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Re: [Groff] Introduction

From: Ted Harding
Subject: Re: [Groff] Introduction
Date: Sat, 22 Oct 2005 14:40:10 +0100 (BST)

On 22-Oct-05 Werner LEMBERG wrote:
>> > This is true but very unfortunate IMHO.  It isn't very difficult
>> > to write a texinfo file, and there are many benefits to do that.
>> However, I have always regretted, even resented, GNU's transition
>> from "man" to "info" for basic reference.
> I *fully* agree.  It seems that you've got the wrong impression that I
> don't like man pages, or that I favour texinfo over man.
> man page are a perfect tool for basic documentation, and I'm always
> disappointed if `man foo' doesn't work.
>> But, nowadays, many GNU man pages are mere stubs, when they used to
>> be full summaries, and the reader is told to read the info document.
> This is sadly true -- note that I've always invested *a lot* of time
> to have the man pages as concise as possible, taking the extra burden
> to hold groff.texinfo in sync.

Werner, please excuse me if I gave the wrong impression! I am not
criticising the man pages for the various components of groff,
which are now excellent (as those of us, who remember drawing up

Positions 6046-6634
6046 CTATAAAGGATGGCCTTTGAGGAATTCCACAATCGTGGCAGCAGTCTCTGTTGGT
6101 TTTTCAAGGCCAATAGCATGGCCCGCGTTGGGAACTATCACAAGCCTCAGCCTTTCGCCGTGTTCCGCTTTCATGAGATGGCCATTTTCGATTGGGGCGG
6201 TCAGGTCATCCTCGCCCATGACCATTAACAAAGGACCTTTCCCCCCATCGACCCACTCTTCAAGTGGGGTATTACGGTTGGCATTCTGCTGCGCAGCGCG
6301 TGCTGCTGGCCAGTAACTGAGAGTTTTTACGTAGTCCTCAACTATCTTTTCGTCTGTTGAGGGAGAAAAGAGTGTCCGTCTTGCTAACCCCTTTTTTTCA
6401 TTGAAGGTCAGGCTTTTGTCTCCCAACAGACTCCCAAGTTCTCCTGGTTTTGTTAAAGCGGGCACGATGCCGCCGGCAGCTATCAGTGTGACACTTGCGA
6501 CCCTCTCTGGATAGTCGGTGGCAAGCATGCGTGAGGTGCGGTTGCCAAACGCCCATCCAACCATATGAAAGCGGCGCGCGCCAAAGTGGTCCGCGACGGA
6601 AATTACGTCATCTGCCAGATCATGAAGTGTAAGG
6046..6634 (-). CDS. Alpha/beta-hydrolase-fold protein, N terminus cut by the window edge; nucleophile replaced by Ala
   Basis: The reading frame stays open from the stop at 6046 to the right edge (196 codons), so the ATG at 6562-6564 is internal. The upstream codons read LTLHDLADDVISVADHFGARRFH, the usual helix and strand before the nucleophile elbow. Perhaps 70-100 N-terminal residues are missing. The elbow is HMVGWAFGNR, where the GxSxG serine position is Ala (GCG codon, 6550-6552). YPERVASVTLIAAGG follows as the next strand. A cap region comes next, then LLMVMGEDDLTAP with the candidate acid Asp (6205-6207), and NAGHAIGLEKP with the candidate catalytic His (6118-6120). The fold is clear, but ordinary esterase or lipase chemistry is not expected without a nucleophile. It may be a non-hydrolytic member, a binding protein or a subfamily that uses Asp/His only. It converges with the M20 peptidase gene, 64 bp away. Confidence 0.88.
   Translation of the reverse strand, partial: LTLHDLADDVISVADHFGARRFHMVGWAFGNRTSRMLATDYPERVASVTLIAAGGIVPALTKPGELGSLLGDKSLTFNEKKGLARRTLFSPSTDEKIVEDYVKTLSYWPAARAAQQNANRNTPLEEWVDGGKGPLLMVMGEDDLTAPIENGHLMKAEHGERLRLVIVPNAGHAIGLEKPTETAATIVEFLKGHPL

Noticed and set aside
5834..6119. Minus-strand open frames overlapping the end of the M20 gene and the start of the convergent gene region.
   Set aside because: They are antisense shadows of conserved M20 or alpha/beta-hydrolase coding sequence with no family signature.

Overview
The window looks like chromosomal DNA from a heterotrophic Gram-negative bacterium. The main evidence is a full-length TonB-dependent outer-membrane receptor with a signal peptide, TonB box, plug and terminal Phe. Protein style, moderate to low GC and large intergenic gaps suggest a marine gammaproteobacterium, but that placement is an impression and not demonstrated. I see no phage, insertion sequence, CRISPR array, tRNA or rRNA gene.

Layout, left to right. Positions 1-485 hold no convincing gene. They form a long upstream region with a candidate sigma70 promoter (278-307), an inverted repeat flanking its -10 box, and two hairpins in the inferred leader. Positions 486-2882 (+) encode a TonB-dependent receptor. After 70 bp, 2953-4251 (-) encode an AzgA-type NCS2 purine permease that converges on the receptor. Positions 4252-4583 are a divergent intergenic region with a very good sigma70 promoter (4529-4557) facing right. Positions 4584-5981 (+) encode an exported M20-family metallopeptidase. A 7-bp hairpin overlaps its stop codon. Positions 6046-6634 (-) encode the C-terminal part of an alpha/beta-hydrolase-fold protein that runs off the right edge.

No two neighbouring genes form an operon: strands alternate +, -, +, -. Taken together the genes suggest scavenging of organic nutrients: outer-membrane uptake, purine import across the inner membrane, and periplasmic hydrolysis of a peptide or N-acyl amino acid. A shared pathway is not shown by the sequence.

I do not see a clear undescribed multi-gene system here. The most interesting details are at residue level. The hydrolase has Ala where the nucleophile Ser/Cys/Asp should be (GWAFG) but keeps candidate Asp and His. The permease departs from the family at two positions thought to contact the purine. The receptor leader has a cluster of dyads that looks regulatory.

concordances because "only differences from Unix troff are
documented", will surely agree!).

> Hopefully, all users here have taken a look at groff(1), reading the
> `SEE ALSO' section which brings you to, say, groff(7) or to
> groff_man(7).
>> For instance, though are still far from succeeding, I suspect that
>> the GNU Thought Police really want everyone to use EMACS.
> I don't think so.
>> And it's not difficult to see hints of that in texinfo!
> What exactly do you mean?

Basically the repertoire of keystrokes, which seem to resemble
EMACS ones; OK if you remember them, which I don't (apart from
SPACE and BS). However, to be fair, it does seem that 'info' has
become more transparent over the last year or two than it used
to be.

>> I rarely want to get into the labyrinth of a texinfo document
>> (though I'm pleased it's there I need the more discursive
>> information it contains).
> If a texinfo document appears as a labyrinth, it is badly written, or
> rather, it has a bad structure.  Sadly, groff.texinfo has similar
> problems, but I don't have the time to get a better structure, and
> probably, I'm too involved and too bad at writing documentation to fix
> that properly.  Again, and help is highly welcome -- it basically
> means shifting the chapters and sections, without even editing
> anything.

Again, I'm not particularly criticising groff.texinfo, which does
seem to be pretty good as far as I can judge it. It's more to do
with the general "access route" into info. I confess to having
the same sort of problem with GUI menus -- it requires remembering,
or groping for, a pathway to what you want; whereas my way of
thinking about composing a task is more on the lines of

  "You, you, and you! Line up and do that job."

Best wishes,

E-Mail: (Ted Harding) <address@hidden>
Fax-to-email: +44 (0)870 094 0861
Date: 22-Oct-05                                       Time: 14:23:38
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